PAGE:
• thanks. it makes sense to create a proof that includes all possible cases. Commented Feb 18, 2011 at 3:11
• @Krysten: This is the major drive of mathematicians, to be as general as possible so that the theorem will be applicable to as many cases as possible. Sometimes some limitations must be included, but even then mathematicians always look for the most general terms available. Commented Feb 18, 2011 at 10:36

Theorem. If $n$ is a number, then $n^2 = 2n$.

Proof. Set $n = 2$. Then $n^2 = 4$ and $2n = 4$. Therefore $n^2 = 2n$.

... Hold on a second. For $n=3$ we have that $3^2 = 9$, but $2\cdot 3 = 6$, and $6\neq 9$. So the statement isn't valid after all! Can you see what went wrong?

The same thing applies for your statements. Instead of proving them in one particular case, you should prove them for every possible $f$ and $g$ you can think of.

 Here's some help with case (b), I suggest you stop reading after every step and try to complete the proof yourself. If it doesn't work, read the next hint.

• We have to show that $g\circ f$ is surjective. Give any $c\in C$, we must show there is some $x\in A$ such that $g(f(x)) = (g\circ f)(x) = c$.
• We know that $g$ is surjective, therefore there exists some $b\in B$ such that $g(b) = c$.
• We know that $f$ is surjective, therefore there exists some $a\in A$ such that $f(a) = b$.
• Now $c = g(b) = g(f(a))$.
• We conclude that such $x$ exists indeed, it is precisely the element $a$ that we have constructed.

Let us consider statement a).

This is interpreted as

If $f: A \to B$ and $g: B \to C$ are functions such $g \circ f$ is injective, then $g$ is injective.

If this statement were to be true,

it means that for any functions $f,g$ such that $g \circ f$ is injective it must be the case that $g$ is injective.

What you have done is shown a specific example of $f$ and $g$ for which this is true.

So basically you have proved:

There are some $f$, $g$ such that $g \circ f$ and $g$ are injective.

Consider the statement:

"If a dog has four legs then it has a tail".

To prove this, you have to show that every dog which has four legs also has a tail.

What you have done is you have just taken a specific example of a dog...

Now if the statement had been

"No dog with four legs has a tail".

Then by demonstrating a four-legged dog with a tail, you have disproven that statement.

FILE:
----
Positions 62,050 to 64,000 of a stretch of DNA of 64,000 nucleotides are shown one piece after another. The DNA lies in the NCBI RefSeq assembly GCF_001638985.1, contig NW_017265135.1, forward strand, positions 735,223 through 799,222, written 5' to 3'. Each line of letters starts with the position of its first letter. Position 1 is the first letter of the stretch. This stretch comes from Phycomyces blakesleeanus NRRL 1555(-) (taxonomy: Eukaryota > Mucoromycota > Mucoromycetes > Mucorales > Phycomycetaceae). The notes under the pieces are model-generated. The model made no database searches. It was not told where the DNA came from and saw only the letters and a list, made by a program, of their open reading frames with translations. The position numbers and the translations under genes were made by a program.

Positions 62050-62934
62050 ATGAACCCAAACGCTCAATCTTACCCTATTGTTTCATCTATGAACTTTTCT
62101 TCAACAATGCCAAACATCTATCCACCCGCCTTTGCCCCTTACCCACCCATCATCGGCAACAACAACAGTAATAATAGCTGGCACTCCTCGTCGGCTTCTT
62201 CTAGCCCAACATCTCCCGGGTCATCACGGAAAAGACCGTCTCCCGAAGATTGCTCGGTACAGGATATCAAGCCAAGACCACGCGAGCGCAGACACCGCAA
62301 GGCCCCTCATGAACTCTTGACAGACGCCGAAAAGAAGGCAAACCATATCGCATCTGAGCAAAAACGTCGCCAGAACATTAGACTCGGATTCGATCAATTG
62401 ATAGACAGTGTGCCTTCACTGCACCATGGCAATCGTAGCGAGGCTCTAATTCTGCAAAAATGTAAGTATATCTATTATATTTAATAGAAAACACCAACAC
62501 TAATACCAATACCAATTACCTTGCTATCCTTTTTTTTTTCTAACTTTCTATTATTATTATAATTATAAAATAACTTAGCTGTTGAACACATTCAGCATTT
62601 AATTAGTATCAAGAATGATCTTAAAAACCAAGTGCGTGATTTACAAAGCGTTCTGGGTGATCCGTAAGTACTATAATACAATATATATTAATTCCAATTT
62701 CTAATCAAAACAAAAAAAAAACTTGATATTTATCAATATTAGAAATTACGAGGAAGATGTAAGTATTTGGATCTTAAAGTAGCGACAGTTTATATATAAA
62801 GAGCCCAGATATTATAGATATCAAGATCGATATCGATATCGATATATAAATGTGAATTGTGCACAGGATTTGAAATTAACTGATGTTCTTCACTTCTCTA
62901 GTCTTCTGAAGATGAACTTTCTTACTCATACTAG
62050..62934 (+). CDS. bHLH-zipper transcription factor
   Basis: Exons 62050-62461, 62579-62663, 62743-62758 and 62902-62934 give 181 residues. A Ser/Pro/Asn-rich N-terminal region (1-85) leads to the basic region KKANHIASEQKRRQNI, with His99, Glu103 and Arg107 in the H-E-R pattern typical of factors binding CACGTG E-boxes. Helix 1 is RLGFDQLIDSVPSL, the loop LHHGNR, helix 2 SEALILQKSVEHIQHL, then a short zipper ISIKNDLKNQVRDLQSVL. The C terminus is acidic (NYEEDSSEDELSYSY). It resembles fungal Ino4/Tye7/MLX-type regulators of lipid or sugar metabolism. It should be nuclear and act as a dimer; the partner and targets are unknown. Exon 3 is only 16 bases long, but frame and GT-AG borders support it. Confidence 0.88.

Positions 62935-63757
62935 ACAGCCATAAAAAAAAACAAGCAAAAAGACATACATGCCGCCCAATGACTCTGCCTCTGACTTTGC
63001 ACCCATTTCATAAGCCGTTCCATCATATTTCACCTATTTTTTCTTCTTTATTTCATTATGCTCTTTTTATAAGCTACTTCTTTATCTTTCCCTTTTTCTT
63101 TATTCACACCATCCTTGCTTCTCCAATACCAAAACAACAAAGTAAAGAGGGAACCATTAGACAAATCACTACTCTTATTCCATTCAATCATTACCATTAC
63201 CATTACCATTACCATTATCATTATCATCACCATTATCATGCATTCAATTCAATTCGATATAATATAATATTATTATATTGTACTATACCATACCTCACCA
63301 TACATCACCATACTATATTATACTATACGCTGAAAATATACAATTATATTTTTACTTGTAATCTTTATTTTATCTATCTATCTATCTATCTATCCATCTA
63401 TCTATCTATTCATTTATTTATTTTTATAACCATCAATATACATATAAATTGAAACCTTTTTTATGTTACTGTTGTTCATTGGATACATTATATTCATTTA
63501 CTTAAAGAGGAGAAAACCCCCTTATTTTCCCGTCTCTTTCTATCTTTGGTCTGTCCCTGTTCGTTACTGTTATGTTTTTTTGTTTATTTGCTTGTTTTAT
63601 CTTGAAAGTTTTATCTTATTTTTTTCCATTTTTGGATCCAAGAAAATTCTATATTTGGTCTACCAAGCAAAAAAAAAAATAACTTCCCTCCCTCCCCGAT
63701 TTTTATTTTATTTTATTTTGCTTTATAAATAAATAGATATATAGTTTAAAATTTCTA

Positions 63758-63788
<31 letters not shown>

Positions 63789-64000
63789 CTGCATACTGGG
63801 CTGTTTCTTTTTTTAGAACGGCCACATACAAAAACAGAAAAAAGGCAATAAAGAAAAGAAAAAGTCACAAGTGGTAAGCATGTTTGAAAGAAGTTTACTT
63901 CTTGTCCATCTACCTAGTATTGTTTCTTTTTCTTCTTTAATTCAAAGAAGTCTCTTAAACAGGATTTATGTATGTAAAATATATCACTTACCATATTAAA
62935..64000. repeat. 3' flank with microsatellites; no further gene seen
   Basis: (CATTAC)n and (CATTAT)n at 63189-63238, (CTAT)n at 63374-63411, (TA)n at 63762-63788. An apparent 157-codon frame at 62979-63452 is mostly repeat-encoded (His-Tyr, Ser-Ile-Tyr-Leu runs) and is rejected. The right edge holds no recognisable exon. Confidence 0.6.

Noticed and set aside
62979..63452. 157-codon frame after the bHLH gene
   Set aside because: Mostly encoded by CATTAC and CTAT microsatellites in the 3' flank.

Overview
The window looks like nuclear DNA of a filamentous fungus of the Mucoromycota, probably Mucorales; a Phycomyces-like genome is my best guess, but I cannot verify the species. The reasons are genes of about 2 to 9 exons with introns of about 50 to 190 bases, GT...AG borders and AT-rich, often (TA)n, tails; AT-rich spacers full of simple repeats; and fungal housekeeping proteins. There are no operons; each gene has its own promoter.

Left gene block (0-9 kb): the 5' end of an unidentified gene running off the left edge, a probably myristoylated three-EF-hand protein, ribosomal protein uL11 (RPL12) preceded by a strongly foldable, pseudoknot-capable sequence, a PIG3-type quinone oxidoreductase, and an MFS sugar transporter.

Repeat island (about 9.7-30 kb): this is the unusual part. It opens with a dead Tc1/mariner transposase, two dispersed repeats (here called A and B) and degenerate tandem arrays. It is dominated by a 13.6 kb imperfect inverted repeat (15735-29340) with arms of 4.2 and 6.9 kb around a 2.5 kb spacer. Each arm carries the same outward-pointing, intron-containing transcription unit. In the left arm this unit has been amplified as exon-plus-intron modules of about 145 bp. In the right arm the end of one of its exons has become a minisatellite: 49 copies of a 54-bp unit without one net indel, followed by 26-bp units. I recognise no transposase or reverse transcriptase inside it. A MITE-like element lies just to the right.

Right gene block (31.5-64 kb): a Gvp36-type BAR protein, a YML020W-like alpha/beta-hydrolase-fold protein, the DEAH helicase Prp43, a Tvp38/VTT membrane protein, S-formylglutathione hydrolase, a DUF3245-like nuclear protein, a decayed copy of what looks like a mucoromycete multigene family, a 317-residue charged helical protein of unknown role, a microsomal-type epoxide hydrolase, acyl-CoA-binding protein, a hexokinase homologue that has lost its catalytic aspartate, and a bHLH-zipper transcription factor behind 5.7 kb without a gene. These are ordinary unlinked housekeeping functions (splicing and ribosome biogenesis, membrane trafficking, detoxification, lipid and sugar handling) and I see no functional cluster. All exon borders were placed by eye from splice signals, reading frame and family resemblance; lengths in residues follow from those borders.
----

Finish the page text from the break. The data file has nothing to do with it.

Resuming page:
So if you can find a specific case of $f$, $g$ such that $g \circ f$ is injective, but $g$ is not, then you have a valid proof (called proof by counter-example) that the statement is false.

You're assuming too much, bro. A proof shows something is true or false for all the assumptions you make, so your first proof shows that "If $g \circ f$ is injective, then $g$ is injective" is true but only for the functions and sets you defined. You have to show "If $g \circ f$ is injective, then $g$ is injective" is true for more general/abstract functions and sets (that just means you have assume less about them). As it turns out, "If $g \circ f$ is injective, then $g$ is injective" is false because you can find an example that doesn't satisfy it. Remember, too, that most propositions in Math have underlying Universal Quantifiers, so the proposition "If $g \circ f$ is injective, then $g$ is injective" has the underlying quantifiers: for all functions $f$ and $g$. So if you assume too much about them, you're gonna end up picking specific functions and so your proof is gonna show (if it shows anything) facts about them only. Your second proof has the same mistake. (Btw, unlike what others are saying, your proofs ARE indeed proofs, they just aren't showing what you were asked to show).

Here's a proof for the second proposition (which is true).

Pick an arbitrary element of $C$, $z$. Since $g$ is surjective, $z=g(y)$ for some $y \in B$. Since $f$ is surjective, $y=f(x)$ for some $x \in A$. So, $z=g(f(x))$ for some $x \in A$, and $g \circ f$ is surjective.

What I'm showing above is that for an arbitrary element of C, there exists a corresponding element in A that is being mapped to it (to the arbitrary element of C) by $g \circ f$.